The present invention represents an important advance over the plating techniques of FIGS. 1, 1A, 2 and 2A. In the preferred embodiment of the invention depicted in the remaining figures, a rigid dielectric baffle 38 partially surrounds the contact 10. The baffle 38 has elements 40 with faces 42 spaced apart and forming a predetermined path or aperture 44 in which the contacts 10 are suspended. Adjacent the aperture 44 at the top surfaces 46 of the baffle elements 40 are conductive strips 48 for establishing electrical contact during plating with the contacts 10 supported within the aperture 44.
Included in the structure depicted in FIGS. 3 and 4 are conveying means in the form of cog belt 50 with back-up or stationary shoe 52 for serially moving contacts 10 along aperture 44. The shoe 52 may optionally be made of an electrically conductive material to help maintain electrical contact during plating with contacts 10. The combined action of the cog belt 50, pressing the annular contact shoulders 11 against the inwardly directed face 56 of the stationary shoe 52 while longitudinally moving the contacts along the aperture causes the contacts to rotate about their axes. In an alternate embodiment, the cog belt 50 may be replaced by a conventional flat-surfaced belt.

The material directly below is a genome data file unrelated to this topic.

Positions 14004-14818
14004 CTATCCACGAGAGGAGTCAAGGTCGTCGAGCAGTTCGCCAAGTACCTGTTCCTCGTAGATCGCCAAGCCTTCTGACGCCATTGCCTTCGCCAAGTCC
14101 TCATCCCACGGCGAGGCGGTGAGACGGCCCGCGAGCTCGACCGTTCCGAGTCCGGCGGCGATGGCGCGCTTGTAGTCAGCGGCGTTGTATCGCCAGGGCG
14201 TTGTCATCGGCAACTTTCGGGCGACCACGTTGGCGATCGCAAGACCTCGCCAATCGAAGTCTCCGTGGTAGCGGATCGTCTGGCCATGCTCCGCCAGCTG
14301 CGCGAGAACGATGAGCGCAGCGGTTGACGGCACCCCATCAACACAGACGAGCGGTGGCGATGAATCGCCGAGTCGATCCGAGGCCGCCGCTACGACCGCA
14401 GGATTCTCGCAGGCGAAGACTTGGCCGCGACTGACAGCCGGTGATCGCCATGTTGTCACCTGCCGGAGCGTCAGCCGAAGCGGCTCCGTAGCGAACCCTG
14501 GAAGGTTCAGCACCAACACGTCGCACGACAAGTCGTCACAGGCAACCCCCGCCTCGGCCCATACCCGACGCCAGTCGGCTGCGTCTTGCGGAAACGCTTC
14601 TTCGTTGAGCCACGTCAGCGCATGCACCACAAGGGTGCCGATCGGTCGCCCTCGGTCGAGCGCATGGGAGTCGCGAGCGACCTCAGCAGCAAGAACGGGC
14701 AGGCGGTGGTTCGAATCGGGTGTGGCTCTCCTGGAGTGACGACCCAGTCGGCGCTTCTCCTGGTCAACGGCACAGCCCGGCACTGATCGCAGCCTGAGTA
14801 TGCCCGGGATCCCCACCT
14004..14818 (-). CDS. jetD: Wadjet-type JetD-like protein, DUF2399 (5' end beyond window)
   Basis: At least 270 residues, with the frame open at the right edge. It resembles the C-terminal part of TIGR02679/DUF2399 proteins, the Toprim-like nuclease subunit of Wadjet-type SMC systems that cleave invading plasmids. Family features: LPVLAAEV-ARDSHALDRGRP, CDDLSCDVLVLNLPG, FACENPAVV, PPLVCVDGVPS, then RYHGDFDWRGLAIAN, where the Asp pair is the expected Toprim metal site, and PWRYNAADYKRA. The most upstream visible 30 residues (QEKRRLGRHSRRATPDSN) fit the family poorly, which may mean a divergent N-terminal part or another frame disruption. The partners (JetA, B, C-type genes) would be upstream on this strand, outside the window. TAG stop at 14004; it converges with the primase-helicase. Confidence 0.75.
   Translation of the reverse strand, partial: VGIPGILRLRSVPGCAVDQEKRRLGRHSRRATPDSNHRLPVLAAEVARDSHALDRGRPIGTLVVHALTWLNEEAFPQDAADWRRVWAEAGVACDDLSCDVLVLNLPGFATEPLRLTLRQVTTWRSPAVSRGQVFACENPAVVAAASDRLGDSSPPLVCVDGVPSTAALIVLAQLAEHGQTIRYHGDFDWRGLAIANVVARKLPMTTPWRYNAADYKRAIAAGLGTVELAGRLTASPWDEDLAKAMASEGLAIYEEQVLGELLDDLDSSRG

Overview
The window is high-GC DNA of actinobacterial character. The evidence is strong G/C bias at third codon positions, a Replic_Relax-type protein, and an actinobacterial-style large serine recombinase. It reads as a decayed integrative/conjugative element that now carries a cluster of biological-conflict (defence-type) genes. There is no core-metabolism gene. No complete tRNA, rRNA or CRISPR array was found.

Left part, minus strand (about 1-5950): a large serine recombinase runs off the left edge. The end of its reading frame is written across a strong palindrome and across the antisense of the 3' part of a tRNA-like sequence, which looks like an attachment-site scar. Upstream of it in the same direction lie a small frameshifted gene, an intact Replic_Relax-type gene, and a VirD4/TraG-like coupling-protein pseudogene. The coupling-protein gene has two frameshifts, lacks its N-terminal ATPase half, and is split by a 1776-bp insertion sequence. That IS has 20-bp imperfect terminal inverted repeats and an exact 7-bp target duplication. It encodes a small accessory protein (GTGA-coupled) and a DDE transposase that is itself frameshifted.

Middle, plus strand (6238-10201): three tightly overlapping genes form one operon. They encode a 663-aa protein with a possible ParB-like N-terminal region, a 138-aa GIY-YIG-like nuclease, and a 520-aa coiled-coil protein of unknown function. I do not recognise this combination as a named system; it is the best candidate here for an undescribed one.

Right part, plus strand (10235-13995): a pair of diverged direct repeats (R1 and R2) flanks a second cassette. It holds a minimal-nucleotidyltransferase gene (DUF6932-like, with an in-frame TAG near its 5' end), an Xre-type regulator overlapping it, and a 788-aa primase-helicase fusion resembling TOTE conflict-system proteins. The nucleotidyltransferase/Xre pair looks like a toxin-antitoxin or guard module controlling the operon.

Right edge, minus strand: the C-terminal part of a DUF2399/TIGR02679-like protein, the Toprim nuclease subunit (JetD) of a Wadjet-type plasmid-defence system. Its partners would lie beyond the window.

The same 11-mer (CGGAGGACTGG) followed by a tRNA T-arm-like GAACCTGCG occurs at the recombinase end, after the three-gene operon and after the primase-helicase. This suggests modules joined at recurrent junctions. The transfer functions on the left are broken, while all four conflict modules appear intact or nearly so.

The rotation of the contacts improves metal plating ion availability at the desired plating site, the bore entranceway 16, by stirring the plating bath. Also, the rotating contacts experience improved uniformity of exposure to charge density resulting in improved uniformity of plating thickness. In the absence of rotation of individual contacts, a non-uniform charge density arises because immediately adjacent contacts will distort the current lines of force. The rotation of the contacts results in a relatively uniform circumferential presentation of each portion of the contact to the charge density, thereby improving uniformity of plating.